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Here There Be Monsters

[Cortex Prime]

Example Characters

Prime Core

The Cortex Prime Game Handbook has recently been released after a long kickstarter cycle and as an early backer I can honestly say it was worth the wait. I strongly recommend interested parties to check it out; I think you'll like what you find.

Cortex Prime is a toolkit type of game, which offers a foundation of basic rules and various mods that build on or alter those basic rules; it is also intended for GM's to apply their own home brewed mods; this is often fondly referred to as a "hack" within the community. This document provides information on which of the elements of the Cortex Prime game handbook rules should be used, including various mods described in the Cortex Prime game handbook and plus a few custom mods, with the intent of running one offs or campaigns in the Here There Be Monsters urban fantasy setting.

It may also be useful to open one of the sample characters linked to above in a separate browser tab or window and periodically refer to the character sheet while perusing this document to see how it all fits together.

Character Types

Instead of the various types of characters described in the Cortex Prime game handbook, this hack recognizes major, minor, and minion characters, while mobs and extras are treated as a kind of asset. Player characters and significant GMPCs are considered to be major characters, which are created and progressed using the rules provided in the Prime Characters section below. This is discussed in more detail in the Characters document.


This hack uses the dice rules as described in the Core Prime game handbook. A summary of how dice pools are formed and used with all the various mods this hack uses is provided in the Dice and Dice Pools document.

Tests and Contests

This hack uses the test and contest rules as described in the Core Prime game handbook, with modification.

Action-Based Resolution

This hack uses the action-based resolution mod as described in the Core Prime game handbook.


This hack uses the traits rules as described in the Core Prime game handbook. Details about specific kinds of traits is provided in the Defining Characters section

Plot Points

This hack uses the Plot Points rules as described in the Core Prime game handbook, with modification. A summary of how Plot Points are gained and spent when using this hack is provided in the Plot Points document.

Starting Plot Points

Major characters start each session with a number of Plot Points equal to the character's Starting Plot Point Rating. This is one (1) Plot Point by default, but characters can increase their Starting Plot Point Rating via progression. This is described in more detail in the Defining Characters section.

Use Them Or Lose Them

Using this hack, any unspent Plot Points are lost at the end of the session.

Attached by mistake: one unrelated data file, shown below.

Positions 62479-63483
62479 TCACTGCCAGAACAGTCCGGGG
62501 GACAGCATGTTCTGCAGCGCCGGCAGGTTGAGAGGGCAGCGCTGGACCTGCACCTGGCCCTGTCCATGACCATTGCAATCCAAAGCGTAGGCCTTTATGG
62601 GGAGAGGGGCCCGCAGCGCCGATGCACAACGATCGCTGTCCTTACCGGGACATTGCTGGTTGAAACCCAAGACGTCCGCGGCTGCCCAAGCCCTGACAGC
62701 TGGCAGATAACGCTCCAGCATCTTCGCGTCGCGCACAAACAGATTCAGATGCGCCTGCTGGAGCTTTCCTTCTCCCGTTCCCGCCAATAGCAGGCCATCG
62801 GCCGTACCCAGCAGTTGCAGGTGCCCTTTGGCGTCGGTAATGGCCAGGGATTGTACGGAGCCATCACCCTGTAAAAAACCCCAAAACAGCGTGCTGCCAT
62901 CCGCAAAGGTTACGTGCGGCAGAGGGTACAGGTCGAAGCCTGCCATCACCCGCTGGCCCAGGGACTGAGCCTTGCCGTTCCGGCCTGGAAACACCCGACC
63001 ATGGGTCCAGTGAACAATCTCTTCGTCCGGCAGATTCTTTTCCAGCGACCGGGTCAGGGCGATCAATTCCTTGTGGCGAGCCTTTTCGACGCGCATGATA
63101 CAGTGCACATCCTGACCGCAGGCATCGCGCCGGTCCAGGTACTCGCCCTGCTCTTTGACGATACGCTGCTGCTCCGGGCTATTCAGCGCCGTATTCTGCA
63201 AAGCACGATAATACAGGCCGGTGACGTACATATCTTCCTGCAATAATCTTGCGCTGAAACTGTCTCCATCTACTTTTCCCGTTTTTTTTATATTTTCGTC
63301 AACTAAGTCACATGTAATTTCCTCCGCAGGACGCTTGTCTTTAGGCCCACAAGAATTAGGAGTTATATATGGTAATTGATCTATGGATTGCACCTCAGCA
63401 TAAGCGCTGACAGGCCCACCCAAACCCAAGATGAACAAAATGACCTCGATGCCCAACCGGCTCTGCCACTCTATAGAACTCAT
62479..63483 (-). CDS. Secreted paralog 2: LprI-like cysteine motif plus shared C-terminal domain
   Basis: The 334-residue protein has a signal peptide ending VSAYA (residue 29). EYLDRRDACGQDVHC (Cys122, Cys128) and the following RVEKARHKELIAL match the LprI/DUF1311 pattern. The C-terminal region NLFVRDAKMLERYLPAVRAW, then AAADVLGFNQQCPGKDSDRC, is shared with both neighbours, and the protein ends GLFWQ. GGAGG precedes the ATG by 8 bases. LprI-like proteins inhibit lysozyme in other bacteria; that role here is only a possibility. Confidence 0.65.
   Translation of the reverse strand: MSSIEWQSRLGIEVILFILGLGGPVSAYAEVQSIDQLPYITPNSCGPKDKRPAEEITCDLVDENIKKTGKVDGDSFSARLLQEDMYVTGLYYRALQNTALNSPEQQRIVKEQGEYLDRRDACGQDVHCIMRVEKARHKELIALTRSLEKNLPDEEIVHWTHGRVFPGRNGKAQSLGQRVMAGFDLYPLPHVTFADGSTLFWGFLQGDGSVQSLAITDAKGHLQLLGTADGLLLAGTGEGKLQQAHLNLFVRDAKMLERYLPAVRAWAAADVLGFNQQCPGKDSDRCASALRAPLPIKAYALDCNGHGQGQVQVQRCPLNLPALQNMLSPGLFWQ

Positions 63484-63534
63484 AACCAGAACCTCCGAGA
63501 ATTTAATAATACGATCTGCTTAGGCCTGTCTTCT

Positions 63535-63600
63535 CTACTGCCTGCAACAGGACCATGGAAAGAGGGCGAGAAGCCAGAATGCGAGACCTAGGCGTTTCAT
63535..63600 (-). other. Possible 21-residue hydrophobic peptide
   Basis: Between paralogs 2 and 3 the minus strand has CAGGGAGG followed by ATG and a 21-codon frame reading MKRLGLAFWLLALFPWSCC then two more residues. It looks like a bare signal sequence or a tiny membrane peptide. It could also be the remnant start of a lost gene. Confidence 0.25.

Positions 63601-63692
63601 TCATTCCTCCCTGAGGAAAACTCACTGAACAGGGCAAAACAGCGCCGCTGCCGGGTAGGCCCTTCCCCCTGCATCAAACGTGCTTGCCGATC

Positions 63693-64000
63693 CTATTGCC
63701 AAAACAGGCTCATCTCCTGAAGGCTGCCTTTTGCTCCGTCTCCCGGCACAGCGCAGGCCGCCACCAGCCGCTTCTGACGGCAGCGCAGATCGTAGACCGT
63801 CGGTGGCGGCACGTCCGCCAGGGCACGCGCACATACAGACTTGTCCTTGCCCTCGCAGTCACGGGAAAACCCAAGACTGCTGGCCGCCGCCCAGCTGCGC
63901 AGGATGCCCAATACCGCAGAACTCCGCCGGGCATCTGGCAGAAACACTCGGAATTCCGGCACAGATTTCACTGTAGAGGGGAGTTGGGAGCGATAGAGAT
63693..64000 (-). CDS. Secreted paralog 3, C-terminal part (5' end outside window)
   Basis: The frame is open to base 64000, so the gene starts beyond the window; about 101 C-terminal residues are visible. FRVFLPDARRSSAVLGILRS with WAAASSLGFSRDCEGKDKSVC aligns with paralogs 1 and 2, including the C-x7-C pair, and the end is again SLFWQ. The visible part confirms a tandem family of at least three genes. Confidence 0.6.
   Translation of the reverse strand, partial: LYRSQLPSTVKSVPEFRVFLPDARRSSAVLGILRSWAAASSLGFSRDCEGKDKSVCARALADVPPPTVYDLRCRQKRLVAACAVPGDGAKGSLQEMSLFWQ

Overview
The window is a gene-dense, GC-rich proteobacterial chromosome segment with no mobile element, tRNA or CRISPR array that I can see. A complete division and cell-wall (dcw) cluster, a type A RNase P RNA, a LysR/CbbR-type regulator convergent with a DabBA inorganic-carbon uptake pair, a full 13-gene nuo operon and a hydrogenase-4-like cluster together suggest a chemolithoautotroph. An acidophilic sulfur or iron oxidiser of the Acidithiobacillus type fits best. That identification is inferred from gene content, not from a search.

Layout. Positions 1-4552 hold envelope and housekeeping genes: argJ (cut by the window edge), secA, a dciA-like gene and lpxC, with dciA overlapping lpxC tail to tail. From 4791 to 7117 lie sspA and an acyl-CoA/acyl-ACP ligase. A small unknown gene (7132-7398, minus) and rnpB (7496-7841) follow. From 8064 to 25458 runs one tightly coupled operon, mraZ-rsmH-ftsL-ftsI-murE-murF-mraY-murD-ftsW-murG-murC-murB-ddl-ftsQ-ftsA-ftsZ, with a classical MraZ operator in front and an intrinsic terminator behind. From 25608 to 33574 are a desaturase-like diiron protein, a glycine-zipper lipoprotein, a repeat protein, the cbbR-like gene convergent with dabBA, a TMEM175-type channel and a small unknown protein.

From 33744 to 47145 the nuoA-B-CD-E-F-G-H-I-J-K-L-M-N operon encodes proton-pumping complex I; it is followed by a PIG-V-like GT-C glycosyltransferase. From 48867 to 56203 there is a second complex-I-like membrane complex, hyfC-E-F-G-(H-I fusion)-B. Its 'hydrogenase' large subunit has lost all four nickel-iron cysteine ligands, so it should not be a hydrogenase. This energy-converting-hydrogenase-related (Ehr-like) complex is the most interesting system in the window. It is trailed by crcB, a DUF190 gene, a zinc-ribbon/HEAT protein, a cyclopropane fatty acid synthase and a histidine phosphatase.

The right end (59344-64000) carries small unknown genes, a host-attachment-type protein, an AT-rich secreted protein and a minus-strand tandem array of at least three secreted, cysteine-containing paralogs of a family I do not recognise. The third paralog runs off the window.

Doom Pool

This hack uses the doom pool mod as described in the Core Prime game handbook.

Crisis Pools

This hack allows a GM to form crisis pools from dice in the doom pool.

Assets and Complications

This hack uses the assets and complications rules as described in the Core Prime game handbook, with modification.

No d4 Assets or Complications

Using this hack, d4's are never used for assets or complications. If an asset or complication would be stepped down to a d4 it is instead removed from play.


This hack uses the Stress mod described in the Core Prime game handbook, but slightly altered. Major and minor characters have a Body Stress track and an Ego Stress track. Each track has a d6, d8, d10, and d12 slot on it. If a character would suffer d4 Stress they instead must include a d4 in their next dice pool (the d4 is discarded after the dice roll is resolved). A d4 slot is provided on the Stress / Trauma tracks on the character sheet as a place to keep track of such a d4 until it is applied to the character's next dice pool.

Minions do not have Stress tracks. If after relevant defenses are applied a minion would suffer Stress, Trauma, or a Complication at a die step higher than their Tier, minions are instead taken out and will no longer participate in the Scene (and might be permanently removed from play, at the GM's discretion).


This hack uses the Trauma mod described in the Core Prime game handbook, but slightly altered. Major characters have a Body Trauma track and an Ego Trauma track. Each track has a d6, d8, d10, and d12 slot on it. If a character would suffer d4 Trauma they instead suffer d6 Trauma and also must include a d4 in their next dice pool (the d4 is discarded after the dice roll is resolved).

Minor characters and minions do not have Trauma tracks. If they would suffer any amount of Trauma after relevant defenses are applied, such characters are instead taken out.

Prime Characters

High level details on how to create a player character are provided below, with an explanation of Advances and a summary of each kind of character attribute; additionally links are provided to detailed documents on the more complex subjects for those who prefer the in depth treatment.


This hack uses the distinction rules as described in the Core Prime game handbook, with modification.

No Distinction SFX

This mod removes the ability for SFX to be applied to distinctions. The behavior of the default Hinder SFX as described in the game handbook is instead simply implicit; though a distinction is normally added to a dice pool as a d8 if a player can explain why one of their character's distinctions creates dramatic tension or complicates the emerging situation they can instead add a d4 to their dice pool and gain a Plot Point for doing so after the action or reaction has been fully resolved.